preempted dup_mm misses TLB invalidate

Russell King - ARM Linux linux at
Wed Jul 17 17:21:48 EDT 2013

On Wed, Jul 17, 2013 at 02:03:34PM -0700, Nickolas Fortino wrote:
> On 7/17/2013 1:34 PM, Russell King - ARM Linux wrote:
>> Even if you stopped all threads on entry to a fork, the same problem
>> exists - at the point that you stopped the other threads, how do you know
>> what data they've written to memory?
>> What I'm pointing out here is that in this situation, the data visible to
>> the child process is unpredictable.
> I agree the data visible to the child process is inherently  
> unpredictable. If you stop all process threads on a fork, however, you  
> do preserve the invariant that memory accesses are not seen out of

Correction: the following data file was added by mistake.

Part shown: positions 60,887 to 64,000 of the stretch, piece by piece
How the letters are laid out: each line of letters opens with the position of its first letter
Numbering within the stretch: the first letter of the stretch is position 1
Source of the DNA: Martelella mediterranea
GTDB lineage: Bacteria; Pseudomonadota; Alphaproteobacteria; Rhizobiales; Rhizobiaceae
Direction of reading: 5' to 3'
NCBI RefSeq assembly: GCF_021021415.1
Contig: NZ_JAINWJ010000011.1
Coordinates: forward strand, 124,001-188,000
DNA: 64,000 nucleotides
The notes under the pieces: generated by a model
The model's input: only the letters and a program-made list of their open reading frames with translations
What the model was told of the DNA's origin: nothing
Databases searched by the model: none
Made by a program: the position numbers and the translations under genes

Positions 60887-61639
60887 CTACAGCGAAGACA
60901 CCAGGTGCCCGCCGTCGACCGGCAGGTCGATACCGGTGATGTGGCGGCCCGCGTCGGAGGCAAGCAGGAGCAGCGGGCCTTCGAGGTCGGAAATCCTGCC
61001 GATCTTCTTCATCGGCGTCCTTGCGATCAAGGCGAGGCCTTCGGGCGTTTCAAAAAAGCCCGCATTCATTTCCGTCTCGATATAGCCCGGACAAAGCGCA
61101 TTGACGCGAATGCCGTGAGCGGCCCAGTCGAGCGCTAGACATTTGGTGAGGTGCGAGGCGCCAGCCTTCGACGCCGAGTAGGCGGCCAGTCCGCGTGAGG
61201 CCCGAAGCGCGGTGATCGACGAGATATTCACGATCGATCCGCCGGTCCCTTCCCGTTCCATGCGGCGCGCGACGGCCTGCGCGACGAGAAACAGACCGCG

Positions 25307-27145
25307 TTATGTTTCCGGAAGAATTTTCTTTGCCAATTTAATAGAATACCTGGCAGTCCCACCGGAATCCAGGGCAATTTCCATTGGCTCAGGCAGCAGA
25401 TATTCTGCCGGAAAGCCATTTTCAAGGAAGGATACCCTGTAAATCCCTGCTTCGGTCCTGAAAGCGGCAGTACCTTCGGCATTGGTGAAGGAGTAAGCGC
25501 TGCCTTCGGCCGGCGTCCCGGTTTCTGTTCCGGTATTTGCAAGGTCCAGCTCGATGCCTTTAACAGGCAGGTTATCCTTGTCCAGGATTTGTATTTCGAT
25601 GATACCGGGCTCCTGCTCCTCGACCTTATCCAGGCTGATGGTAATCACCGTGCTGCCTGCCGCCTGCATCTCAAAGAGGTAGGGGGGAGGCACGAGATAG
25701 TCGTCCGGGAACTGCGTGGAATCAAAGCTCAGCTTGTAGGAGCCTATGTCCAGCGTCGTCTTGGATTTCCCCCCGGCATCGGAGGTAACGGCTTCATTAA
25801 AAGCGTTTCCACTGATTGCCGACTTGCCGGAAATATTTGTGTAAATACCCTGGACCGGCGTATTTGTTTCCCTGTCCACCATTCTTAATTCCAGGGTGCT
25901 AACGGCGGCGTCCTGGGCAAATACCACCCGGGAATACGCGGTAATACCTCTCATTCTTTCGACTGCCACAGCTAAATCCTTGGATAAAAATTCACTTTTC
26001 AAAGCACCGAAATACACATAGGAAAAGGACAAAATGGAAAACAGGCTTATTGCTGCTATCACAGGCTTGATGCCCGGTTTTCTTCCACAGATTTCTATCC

> order. In your memcopy case, it is indeterminate how much of the memcopy  
> has completed, but it is known that later pages in the memcopy will only  
> have been written if prior pages have been updated.
> With the current kernel configuration, you can have holes. Any page  
> which hits in the TLB has the memcopy data appear in the forked process.  
> Any page which misses in the TLB will not appear in the forked process.  
> The choice of which pages get memcopy data in the forked process will  
> appear random based on TLB contents, a behavior you cannot have if you  
> freeze threads on a fork.

So... how is this handled on x86 or any of the other architectures?  I'm
willing to bet that the behaviour you observe on ARM is inherently visible
on many of the other Linux architectures.

Short of modifying the generic kernel to halt all threads, this can not be

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